2. There seems to be emotion attached around this subject. My background, and bias, is science. So the problem is for building owners is to spec out the type of lighting where clients are, at best, inarticulate in conveying what need is to be satisfied.

    You have 3 concurrent problems to address, technically. Emission light source attribution, reflected light, and human eye sensitivity. The emotive effects- perhaps in the discipline of psychology, are for someone other than myself.

    Regarding light sources- with LEDs, their spectral width is much smaller (narrower) than incandescent or fluorescent lighting. That is neither good or bad from an illumination perspective. It is clearly more efficient commercial power line usage.

    Manufacturers are evolving wider spectrum source LED. However, at this time, to sell what they have on the truck… the “temperature” is your primary discriminator.

    The degrees Kelvin only gives the central tendency of the luminous flux emissions. With the human eye as the receptor (not a digital sensor), a difference of ~30 lumens is the most common boundary for response fall off. With the evolution from gas lamps with cotton mantles to cotton filaments bulbs, to metal (tungsten) bulbs- you move up from 1700 K to 2700 K. For household lighting. Find a TV or movie studio where color balance with that spectral response is possible to achieve any balance. That’s why Arc lamps and other lighting addressed unsatisfied needs with early low temperature light emissions- such as approximating daylight close to the sun’s temperatures (5000 to 27000 K).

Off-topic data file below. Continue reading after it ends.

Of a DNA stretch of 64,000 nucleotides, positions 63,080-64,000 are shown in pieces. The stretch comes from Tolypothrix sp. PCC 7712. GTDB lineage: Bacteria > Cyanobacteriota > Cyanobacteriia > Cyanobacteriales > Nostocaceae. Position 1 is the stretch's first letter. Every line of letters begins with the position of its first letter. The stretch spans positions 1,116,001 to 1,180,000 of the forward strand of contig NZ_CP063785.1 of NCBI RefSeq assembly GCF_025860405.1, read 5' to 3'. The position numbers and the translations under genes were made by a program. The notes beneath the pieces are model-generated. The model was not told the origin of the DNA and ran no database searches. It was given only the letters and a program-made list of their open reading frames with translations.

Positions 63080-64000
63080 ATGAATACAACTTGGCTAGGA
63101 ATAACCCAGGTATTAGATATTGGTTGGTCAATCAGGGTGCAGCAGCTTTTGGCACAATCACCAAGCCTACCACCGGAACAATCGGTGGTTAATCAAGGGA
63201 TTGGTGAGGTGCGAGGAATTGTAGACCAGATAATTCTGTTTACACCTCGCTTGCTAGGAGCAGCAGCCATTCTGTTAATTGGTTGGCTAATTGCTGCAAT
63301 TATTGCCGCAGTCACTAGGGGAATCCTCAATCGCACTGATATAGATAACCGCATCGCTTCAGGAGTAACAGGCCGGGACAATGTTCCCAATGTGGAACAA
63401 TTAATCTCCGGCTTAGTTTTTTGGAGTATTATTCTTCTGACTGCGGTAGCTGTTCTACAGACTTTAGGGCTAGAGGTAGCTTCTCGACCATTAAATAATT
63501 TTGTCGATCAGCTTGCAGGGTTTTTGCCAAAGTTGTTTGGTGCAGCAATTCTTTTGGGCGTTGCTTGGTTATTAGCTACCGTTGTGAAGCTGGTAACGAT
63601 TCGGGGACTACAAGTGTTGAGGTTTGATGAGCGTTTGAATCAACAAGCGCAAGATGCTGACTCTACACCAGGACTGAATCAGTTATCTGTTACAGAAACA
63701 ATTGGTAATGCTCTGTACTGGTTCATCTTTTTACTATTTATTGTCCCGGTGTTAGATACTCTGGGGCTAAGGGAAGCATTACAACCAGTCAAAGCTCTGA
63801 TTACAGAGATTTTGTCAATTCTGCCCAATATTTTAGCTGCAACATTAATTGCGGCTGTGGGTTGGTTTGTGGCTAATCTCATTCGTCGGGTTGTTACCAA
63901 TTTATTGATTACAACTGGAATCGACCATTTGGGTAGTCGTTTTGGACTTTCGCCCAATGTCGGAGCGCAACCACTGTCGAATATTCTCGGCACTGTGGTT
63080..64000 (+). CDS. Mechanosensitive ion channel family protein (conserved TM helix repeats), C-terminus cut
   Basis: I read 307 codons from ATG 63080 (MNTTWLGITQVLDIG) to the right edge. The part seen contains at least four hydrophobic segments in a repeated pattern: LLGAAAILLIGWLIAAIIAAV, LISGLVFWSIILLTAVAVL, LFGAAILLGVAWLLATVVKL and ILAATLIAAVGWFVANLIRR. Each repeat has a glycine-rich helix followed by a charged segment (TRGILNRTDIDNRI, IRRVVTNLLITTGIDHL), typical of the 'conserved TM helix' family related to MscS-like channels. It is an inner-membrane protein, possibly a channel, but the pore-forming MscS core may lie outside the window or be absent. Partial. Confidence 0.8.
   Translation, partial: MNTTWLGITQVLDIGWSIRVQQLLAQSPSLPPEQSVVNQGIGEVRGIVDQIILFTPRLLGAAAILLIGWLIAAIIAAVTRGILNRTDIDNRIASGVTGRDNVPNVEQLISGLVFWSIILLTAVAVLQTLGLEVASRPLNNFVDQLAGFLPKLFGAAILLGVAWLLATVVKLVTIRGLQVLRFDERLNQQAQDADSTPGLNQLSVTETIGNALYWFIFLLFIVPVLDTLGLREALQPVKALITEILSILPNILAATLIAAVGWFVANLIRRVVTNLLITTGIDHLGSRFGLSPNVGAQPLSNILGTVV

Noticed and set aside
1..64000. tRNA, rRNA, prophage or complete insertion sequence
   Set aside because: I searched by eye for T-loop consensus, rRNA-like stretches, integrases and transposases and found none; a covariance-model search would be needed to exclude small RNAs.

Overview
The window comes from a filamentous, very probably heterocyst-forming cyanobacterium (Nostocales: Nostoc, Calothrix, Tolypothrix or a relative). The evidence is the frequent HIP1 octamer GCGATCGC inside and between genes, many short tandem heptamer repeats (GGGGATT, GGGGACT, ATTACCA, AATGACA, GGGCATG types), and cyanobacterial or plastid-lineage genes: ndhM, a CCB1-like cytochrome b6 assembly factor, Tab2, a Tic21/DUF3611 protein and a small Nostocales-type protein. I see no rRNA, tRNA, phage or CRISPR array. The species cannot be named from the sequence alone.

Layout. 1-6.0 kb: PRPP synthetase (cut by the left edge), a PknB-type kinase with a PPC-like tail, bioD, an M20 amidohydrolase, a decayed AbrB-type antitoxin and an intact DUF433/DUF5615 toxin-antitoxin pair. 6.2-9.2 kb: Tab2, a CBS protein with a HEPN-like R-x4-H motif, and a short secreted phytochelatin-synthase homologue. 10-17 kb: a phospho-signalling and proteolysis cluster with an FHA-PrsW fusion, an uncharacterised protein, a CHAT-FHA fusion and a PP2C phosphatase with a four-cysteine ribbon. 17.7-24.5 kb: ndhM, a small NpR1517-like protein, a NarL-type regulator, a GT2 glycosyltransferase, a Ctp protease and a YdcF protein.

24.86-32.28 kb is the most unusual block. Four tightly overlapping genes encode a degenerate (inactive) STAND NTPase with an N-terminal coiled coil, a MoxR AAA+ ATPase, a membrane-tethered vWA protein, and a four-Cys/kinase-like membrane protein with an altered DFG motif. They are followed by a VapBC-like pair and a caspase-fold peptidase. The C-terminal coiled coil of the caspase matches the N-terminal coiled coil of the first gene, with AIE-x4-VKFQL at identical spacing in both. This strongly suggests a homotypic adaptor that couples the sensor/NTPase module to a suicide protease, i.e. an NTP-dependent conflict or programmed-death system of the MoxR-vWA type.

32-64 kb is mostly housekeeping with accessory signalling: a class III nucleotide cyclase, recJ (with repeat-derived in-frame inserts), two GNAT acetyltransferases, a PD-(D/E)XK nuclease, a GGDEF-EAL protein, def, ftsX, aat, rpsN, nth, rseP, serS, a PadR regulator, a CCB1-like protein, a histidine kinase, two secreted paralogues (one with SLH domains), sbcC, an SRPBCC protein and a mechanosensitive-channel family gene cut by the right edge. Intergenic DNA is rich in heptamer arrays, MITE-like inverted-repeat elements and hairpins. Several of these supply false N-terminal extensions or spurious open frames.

With respect to ‘caveat emptor’- the marginal price difference going from a spectral “yellow” LED to a spectral white, blue-white, and blue also increases. And the quality control is also less rigorous (specific to the PNP junction devices). To manufacturers manufacturing unit quantities in the tens to hundreds of thousands- selling (versus telling) you marketing spin is valuable….to them. You are still left to make a calculus to satisfy competing interests/needs of your audience.

    Regarding reflectivity…light emissions and pigments work differently. The reflective properties, and in some cases, the refractive properties- is what the human eye gets to see (sense). Add that ff the creators of the works were working in yellow light, the “white balance” was already shifted for their personal environment’s reference. Their buyers- may or may not have the reference lighting conditions they developed their “art” in, however. (Hopefully- your artists handle the returns and not you.)

    With respect to eye sensitivity- the human eye evolving in Cro-Magnon’s 20,000 years does not have an even distribution of cones (color receptors). The distribution is weighted heavily against the “yellow”. So, depth perception and precision distance measurement were preferred in evolution and under our earth’s Sun…yellow loses out.

    As a gallery owner, you may prefer to have the traveled portions of you presentation area where the liability underwriting favors one lighting temperature (near daylight). Perhaps at the individual work of art, you might need a lighting that matches what the artist developed under.

    —Note; yes, I have left out some of the physics regarding the Half-wave spectral width. That is defined as the relative spectral energy distribution curve, corresponding to the two-and-a-half maximum intensity at the wavelength difference, and marks the spectral purity. That said, it can also be used to measure the dispersion of the semiconductor material of the light-emitting contributing the energy state. Which does result in the half width of the emission spectrum of the LED shifting 30 to 100 nm. That is what a narrow spectral width of the die means- good color, bright color, light color, and clearly visibly perceived. Where would one find these specification references in the sales materials to be able to specify them??